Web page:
Ridesharing, or as the Associated Press Stylebook refers to as ride-hailing or ride-booking services, is when two or more people share a car trip. Ridesharing is also known as casual carpooling, vanpool, or slug lane.
They usually arrange rideshares for convenience, but the added benefits are burning less gasoline, saving on parking and gas, taking a higher-speed lane on the highway or simply enjoying each other's company.
You may have a routine and formal rideshare every Monday or every workday. Most work commute rideshares consist of family members sharing a vehicle and driving together at the same time.
Or you could arrange a rideshare for a one-off automobile journey. In this scenario, you'd use a service called "real-time ridesharing" hosted by a Transportation Network Company like Uber or Lyft . But there is no demand for the ride to be "shared" with someone else.
Why Ridesharing or Ride-Booking Services Is so Popular
Some big urban areas, like Washington D.C. and San Francisco, provide rideshare pickup locations -- known as slug lanes -- where drivers can pick up a stranger while coming in or out of the city. The areas where these rideshare arrangements are most popular are those where highways contain carpool lanes, or HOV lanes, designated for vehicles with a specific minimum number of people, usually two or three.
This gives drivers an added incentive to ferry passengers.
There are usually more people seeking to rideshare in cities with longer rush hours and worse traffic congestion. Not to mention the phenomenon of "extreme commuting," where people journey an hour or more to work every day. That definitely ups the interest in ridesharing.
How to Behave Properly in a Rideshare
You may wonder about the etiquette of ridesharing or ride-hailing. Some passengers may offer to pay for tolls or gas as an acknowledgment of the wear and tear on the driver's car or to say thank you. However, everyone in the car benefits from ride-hailing so no payment is usually exchanged (unless you're using an on-demand ride-booking service).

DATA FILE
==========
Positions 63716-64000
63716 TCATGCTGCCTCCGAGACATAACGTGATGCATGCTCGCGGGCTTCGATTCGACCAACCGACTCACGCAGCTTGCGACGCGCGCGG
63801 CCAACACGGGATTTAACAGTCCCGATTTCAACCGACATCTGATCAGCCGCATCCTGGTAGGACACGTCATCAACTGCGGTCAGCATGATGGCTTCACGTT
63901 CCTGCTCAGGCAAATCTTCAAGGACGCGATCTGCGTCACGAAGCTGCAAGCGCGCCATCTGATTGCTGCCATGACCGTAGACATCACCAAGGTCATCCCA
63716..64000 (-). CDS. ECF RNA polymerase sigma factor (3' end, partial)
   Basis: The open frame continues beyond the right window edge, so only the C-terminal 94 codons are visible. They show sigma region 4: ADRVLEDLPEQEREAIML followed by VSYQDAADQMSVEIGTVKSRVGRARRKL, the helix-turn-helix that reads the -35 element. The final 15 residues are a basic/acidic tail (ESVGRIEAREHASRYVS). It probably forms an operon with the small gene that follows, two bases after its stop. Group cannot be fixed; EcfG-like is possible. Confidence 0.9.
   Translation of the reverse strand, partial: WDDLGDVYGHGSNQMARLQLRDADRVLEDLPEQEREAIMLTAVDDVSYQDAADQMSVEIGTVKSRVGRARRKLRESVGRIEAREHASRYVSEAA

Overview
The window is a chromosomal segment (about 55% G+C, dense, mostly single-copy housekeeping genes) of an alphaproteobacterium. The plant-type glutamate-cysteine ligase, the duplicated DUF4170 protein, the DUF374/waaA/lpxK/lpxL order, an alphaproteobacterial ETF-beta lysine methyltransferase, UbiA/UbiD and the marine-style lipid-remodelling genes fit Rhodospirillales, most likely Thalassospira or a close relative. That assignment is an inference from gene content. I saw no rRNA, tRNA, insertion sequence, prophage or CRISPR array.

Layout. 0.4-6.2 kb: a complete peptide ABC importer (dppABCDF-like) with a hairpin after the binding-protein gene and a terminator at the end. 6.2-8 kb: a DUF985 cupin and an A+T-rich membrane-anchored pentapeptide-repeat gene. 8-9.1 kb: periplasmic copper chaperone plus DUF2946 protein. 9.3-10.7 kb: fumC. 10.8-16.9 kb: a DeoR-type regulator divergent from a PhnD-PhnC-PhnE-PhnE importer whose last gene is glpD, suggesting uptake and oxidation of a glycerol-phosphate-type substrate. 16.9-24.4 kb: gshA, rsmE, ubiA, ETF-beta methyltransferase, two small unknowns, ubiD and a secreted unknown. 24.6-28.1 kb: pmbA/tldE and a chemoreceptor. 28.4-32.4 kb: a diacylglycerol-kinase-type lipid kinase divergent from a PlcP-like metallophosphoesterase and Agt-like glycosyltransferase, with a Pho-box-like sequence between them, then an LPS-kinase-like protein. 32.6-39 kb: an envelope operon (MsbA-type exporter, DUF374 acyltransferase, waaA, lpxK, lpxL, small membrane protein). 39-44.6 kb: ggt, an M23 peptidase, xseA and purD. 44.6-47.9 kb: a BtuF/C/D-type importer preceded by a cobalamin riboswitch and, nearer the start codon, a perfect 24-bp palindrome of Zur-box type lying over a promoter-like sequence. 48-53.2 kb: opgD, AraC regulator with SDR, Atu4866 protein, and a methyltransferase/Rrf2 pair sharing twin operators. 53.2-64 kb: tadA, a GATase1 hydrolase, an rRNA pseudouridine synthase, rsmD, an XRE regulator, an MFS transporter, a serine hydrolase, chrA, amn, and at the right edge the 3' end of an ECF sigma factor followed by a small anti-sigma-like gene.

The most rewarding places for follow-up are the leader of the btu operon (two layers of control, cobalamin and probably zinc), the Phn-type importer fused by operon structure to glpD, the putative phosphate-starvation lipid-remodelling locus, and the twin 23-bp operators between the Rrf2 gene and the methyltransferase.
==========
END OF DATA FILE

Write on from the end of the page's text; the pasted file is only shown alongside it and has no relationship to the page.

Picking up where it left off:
If you are the rider don't expect to get behind the wheel as some people are possessive about their vehicles and may not want someone else driving their car, unless it's a very long trip. Also, the driver usually has control of the temperature, radio, and windows.
It wouldn't be wise to eat or drink in someone else's car because you never know what could happen. Wouldn't you feel bad if you spilled something?
And this might be a no-brainer, but there wouldn't be smoking unless the driver allowed it.
Keep These Points in Mind When Planning a Rideshare
If you're in a regular ride, you should definitely consider the typical stress points ahead of time. For instance, if people are late in either direction, it can be an inconvenience to the other passengers.
A habit of lateness could get you kicked out of the rideshare.
You'll also want to work out the rules of the road ahead of time. Who will pay for gas? Will the driver rotate? Does everyone have a working vehicle? What's the policy on eating or drinking in the car, playing music or talking on the cell phone? Everyone has a different evening and morning routine, so you'll need to bear in mind personality, style, and work predictability when setting these rules. This is not the time to bend the truth in an attempt at being polite -- it's better just to be honest.
Finally, make backup plans and remember that things do happen. If one person gets stuck late at work, how will the carpool accommodate that? What if someone's child gets sick and they need to leave early to pick her up from daycare?
Ridesharing or ride-hailing is a great way to protect the environment and build your community so check it out!
Edited by Elizabeth McGrory